Mortgage Rates Could Top 7% This Spring as Inflation Ticks Up

Published by | March 12, 2024

Homebuyers might not want to bet on mortgage rates making any big drops as the spring housing market kicks off.

Inflation ticked up in February by 3.2% year over year, according to the most recent consumer price index summary. That’s the third month in a row that inflation has crept higher, moving further away from the U.S. Federal Reserve’s 2% target. This means the Fed is likely to keep interest rates higher for longer as it strives to bring inflation down while simultaneously achieving a “soft landing” for the nation’s economy.

However, higher rates are bad news for the housing market. While mortgage rates are separate from the Fed’s rates, they have generally been moving in the same direction.

“It means another uptick in mortgage rates,” says® Chief Economist Danielle Hale. “Mortgage rates are likely to top 7% again for a brief period.”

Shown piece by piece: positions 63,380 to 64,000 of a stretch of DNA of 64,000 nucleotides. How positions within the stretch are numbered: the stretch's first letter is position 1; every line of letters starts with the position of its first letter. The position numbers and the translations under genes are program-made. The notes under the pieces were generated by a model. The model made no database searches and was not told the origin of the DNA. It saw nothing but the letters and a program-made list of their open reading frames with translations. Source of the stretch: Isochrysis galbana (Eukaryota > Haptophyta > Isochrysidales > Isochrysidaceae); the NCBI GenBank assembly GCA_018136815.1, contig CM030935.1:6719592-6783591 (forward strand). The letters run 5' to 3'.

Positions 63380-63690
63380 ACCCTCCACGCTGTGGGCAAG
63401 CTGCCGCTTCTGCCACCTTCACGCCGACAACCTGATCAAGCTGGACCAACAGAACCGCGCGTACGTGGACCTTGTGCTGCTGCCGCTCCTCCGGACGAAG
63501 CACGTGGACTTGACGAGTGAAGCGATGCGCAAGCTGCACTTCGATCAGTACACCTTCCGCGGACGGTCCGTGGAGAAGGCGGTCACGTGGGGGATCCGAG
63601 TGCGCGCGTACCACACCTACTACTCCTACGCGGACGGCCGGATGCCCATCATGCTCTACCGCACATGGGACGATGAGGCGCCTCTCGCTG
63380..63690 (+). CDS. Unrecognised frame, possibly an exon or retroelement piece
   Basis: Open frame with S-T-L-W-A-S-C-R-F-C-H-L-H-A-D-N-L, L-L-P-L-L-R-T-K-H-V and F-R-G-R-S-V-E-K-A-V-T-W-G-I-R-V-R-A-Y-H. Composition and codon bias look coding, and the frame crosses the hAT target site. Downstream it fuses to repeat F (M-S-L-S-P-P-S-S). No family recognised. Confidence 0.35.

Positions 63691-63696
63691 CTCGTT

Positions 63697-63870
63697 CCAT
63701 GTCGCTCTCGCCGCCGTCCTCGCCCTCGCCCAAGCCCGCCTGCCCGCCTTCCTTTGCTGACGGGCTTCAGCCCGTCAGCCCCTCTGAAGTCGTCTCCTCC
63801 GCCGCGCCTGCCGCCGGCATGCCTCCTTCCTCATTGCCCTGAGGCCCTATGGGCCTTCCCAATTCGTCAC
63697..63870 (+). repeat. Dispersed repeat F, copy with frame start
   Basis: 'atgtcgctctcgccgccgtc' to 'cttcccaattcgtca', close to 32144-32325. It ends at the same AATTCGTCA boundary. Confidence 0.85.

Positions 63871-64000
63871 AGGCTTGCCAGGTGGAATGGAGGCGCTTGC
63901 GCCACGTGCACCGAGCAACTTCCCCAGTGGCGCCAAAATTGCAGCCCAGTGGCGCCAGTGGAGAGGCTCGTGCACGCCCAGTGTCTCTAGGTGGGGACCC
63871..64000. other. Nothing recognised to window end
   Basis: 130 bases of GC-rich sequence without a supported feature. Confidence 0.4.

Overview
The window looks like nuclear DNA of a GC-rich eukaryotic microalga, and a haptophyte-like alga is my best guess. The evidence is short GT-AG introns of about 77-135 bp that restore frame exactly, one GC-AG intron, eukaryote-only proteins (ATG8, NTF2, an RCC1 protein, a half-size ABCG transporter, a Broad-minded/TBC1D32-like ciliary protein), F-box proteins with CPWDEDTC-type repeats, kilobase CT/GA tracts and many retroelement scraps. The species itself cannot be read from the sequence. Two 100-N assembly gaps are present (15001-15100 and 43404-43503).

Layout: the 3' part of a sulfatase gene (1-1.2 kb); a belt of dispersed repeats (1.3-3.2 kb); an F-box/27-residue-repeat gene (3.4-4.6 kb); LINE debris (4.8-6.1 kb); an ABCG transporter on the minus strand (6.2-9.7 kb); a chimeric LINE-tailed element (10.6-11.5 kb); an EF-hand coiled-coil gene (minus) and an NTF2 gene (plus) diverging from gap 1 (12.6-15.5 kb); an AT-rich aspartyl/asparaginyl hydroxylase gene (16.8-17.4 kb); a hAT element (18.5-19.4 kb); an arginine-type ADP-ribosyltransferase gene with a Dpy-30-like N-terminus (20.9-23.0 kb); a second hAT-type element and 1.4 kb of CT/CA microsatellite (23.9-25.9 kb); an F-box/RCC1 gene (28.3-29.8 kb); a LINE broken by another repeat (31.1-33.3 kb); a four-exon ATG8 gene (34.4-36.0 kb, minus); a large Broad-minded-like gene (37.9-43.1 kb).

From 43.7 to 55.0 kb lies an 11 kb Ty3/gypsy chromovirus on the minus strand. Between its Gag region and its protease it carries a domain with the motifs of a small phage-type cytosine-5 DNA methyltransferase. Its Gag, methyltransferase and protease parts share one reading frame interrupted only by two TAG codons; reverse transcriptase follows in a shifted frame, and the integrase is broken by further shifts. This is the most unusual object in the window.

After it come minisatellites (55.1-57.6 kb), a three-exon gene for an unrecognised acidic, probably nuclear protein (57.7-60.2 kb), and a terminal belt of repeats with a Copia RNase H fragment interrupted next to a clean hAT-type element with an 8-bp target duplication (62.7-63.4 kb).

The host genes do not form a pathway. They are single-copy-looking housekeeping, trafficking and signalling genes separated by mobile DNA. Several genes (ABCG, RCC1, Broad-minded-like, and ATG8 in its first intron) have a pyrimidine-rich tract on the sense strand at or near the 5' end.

Mortgage rates averaged 6.88% for 30-year fixed-rate loans in the week ending March 6, according to Freddie Mac.

Those high rates plus high home prices and a shortage of homes for sale have made the housing market a difficult place for many buyers to navigate. That’s been particularly true of many first-time homebuyers, who have been struggling with a lack of affordability.

Mortgage rates tumbled in December after the Fed indicated that rate cuts were on the horizon. They then settled into the mid-6% range before heading up again after new data showed the economy was stronger than the Fed would like as it strives to bring inflation back down.

Hale anticipates the Fed won’t cut rates until September due to the latest inflation data. That is likely to keep mortgage rates higher for longer.

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